Content intelligence, in its current state, can study the data points generated by the local community to start developing a general topic-based content strategy. But it will reach the point soon where a customer’s content consumption patterns will lead to recommendations for additional pieces to read. Think like Amazon’s recommendation engine.
A customer investigating savings accounts might be well-primed to learn about retirement accounts or investment accounts since they are interested in saving money for the future. Someone looking for mortgages might want to read happy stories about other homeowners who have mortgages. These are just examples, but instead of guessing you’ll be able to know when the reader is ready by their habits and the habits of others like them.
ROI for Content Marketing, Finally
Once content intelligence can get to this point, CMO managers will be able to access a holy grail of content marketing. They’ll be able to determine which pieces bring in revenue and which ones don’t. Yes, this means that they’ll have the ability to calculate the ROI of a content marketing campaign.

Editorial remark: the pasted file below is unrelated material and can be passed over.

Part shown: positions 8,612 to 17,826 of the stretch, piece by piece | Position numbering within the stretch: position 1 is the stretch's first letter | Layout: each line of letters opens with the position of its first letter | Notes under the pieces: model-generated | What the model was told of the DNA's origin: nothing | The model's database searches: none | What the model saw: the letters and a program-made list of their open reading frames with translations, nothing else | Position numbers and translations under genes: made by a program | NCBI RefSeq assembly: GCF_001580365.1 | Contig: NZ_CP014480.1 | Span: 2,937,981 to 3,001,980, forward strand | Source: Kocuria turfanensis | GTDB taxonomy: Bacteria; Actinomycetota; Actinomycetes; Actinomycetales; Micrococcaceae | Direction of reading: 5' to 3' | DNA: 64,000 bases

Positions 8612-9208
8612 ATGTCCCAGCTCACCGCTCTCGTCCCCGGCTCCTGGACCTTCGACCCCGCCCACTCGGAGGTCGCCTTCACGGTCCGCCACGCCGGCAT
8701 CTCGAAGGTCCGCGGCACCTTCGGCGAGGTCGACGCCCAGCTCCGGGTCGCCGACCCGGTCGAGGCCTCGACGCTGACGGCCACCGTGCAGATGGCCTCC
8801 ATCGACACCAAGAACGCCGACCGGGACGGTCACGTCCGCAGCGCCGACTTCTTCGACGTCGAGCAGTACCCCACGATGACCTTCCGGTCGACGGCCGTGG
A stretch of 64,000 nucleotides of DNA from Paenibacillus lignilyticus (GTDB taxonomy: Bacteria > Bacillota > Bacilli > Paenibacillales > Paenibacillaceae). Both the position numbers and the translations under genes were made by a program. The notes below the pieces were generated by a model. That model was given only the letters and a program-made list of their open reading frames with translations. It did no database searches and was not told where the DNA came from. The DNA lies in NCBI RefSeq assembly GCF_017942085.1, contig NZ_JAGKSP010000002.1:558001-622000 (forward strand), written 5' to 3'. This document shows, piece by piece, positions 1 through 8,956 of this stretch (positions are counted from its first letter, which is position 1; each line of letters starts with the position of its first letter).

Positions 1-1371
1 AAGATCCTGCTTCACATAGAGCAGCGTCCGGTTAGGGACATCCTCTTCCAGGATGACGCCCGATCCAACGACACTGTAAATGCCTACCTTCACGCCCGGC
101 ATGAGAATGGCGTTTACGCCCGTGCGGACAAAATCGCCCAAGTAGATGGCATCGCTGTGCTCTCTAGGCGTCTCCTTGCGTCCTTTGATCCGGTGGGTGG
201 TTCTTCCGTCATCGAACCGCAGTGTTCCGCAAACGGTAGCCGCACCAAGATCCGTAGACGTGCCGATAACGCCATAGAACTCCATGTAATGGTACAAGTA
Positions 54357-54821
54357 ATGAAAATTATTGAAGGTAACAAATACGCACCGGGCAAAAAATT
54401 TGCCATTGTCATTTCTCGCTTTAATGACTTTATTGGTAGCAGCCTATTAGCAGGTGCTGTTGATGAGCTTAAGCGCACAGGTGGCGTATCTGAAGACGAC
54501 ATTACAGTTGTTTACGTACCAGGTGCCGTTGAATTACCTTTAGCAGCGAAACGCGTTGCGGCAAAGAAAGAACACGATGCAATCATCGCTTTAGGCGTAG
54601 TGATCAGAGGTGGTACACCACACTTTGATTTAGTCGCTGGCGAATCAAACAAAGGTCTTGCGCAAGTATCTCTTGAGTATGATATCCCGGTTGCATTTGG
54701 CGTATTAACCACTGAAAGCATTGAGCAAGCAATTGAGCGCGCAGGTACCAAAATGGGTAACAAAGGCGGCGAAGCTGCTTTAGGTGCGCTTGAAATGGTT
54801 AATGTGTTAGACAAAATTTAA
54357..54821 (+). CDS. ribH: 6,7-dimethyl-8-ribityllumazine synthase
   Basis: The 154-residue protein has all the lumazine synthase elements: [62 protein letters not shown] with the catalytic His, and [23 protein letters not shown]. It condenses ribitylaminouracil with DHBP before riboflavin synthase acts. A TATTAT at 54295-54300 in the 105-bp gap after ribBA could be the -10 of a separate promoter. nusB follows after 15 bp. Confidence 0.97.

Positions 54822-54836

That’s not just for revenue either. We believe that content intelligence will be able to judge the reaction someone has to a piece in the future as well. CMOs will be able to judge how brand perception changed in the people who engaged with a particular piece of content. This is still some way off. More research is needed to nail down the right signals. But you can be sure that this problem is under research right now as various Content Strategy Platforms (CSPs) are being developed using AI.
In the meantime, predicting which content topics people want to read next and then learning from those reactions is a big step forward. It makes content less of a guessing game and more of an educational process. As the AIs study human behavior patterns and learn from the results, the better their recommendations will be. Who knows what we’ll be able to accomplish in a few years time?